But even with streamlined production that turns out a new HH48 every two months, the attention to detail in the HH48 matches the level of precision and finish quality seen in the company’s larger yachts and with the same respect for weight saving. Countertop surfaces in the full-fitted galley use lightweight cored panels veneered with Corian. In the main salon are more cored materials here with oak veneers mixed attractively with teak and maple. The navigation table, however, is in clear-coat carbon to remind you that this is a performance yacht!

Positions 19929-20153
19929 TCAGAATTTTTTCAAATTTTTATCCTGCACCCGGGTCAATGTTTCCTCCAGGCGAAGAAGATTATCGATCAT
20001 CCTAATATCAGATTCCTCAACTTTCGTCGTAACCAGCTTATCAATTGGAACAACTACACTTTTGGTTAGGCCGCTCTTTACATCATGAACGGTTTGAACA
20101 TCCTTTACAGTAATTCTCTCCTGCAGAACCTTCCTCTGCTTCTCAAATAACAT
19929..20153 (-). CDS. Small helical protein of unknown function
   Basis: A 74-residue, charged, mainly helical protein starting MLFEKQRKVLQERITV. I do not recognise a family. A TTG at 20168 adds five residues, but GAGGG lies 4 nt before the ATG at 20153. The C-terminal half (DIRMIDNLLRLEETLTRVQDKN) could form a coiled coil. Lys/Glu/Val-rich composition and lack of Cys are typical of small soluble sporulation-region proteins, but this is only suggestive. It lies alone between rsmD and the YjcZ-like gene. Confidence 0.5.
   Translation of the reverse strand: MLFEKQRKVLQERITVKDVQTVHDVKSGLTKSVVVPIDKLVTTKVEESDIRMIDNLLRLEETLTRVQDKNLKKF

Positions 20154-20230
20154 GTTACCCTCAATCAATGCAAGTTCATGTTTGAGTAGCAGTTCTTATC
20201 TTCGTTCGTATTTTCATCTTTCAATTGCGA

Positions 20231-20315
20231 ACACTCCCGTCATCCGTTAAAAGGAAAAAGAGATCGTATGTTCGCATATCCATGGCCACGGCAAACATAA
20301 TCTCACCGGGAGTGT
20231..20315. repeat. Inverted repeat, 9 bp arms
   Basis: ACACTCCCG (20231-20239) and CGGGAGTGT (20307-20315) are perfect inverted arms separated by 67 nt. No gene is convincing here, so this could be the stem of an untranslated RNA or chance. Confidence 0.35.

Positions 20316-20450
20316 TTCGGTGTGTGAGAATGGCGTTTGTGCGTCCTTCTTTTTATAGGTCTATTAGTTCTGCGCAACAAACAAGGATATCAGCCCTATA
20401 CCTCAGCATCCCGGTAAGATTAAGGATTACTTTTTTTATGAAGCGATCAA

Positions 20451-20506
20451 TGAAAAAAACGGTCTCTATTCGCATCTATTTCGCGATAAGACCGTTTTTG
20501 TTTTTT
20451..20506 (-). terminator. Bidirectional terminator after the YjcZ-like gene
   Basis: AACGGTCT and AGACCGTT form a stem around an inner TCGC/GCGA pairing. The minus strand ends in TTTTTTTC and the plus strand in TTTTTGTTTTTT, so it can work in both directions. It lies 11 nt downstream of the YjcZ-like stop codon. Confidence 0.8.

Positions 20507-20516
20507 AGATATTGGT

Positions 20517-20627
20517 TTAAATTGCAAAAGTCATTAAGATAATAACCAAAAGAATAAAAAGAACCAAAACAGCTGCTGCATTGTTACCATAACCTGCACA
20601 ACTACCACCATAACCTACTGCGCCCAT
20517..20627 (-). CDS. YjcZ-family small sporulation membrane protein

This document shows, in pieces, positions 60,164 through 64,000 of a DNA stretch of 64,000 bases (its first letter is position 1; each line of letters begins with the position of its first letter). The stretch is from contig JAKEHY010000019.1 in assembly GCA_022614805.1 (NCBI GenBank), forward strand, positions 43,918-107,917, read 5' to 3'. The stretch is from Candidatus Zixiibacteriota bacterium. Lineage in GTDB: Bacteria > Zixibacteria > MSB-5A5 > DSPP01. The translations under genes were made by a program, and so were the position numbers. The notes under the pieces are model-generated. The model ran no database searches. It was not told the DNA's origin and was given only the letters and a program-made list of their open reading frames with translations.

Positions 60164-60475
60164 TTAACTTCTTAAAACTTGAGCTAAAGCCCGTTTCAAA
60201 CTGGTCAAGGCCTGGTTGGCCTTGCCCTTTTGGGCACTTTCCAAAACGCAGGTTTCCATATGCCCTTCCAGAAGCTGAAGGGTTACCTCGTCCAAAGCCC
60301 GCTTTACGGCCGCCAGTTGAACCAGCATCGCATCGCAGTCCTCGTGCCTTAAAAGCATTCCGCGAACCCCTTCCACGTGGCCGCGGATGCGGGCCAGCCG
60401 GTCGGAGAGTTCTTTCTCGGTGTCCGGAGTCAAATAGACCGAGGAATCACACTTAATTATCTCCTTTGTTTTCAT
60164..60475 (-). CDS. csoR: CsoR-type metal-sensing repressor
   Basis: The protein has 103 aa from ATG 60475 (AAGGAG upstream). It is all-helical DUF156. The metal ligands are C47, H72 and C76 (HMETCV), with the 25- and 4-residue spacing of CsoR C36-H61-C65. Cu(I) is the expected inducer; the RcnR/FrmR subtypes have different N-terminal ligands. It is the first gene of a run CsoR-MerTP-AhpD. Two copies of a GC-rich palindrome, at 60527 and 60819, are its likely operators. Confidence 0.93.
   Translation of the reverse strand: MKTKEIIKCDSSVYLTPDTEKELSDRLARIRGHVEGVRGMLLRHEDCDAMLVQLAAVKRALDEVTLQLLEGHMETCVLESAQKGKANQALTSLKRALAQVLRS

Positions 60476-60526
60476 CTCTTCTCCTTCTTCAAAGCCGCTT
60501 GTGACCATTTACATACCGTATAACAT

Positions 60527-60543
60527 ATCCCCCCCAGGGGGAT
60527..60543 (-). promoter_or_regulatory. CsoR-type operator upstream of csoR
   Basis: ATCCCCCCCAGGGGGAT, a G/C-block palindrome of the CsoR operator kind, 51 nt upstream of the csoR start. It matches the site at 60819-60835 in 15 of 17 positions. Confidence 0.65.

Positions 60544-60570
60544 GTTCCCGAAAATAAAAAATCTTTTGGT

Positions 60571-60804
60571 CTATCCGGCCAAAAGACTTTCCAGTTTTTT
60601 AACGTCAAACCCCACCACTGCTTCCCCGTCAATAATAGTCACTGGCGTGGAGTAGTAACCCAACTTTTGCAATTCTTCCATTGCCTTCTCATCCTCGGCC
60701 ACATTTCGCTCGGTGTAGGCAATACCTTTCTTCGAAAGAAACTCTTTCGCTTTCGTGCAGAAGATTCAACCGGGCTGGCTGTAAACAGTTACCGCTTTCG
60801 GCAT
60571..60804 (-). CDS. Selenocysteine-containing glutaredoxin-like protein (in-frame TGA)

The standard interior set-up has the owner’s quarters in the port hull, with the starboard hull laid out to accommodate two sets of guests in their own cabins. Other layouts are also available to taste.

Externally the HH48 has distinctive contemporary aesthetics with plenty of well-lit space in the main salon with large tinted windows, an overlap in the deckhouse roof to reduce direct sunlight, and generous light diffusion in the hulls through use of well-placed hatches and port lights

There is plenty of room for supplies for longer voyages and enough fuel tankage to give a range under power of 540nm at 9.5kt.

So, whether passage-making to get somewhere far away fast, casual coastal racing at the same speed as the wind, or just cruising, the HH48 is a tempting offer for the capable couple who prefer to get away from it all with a certain panache!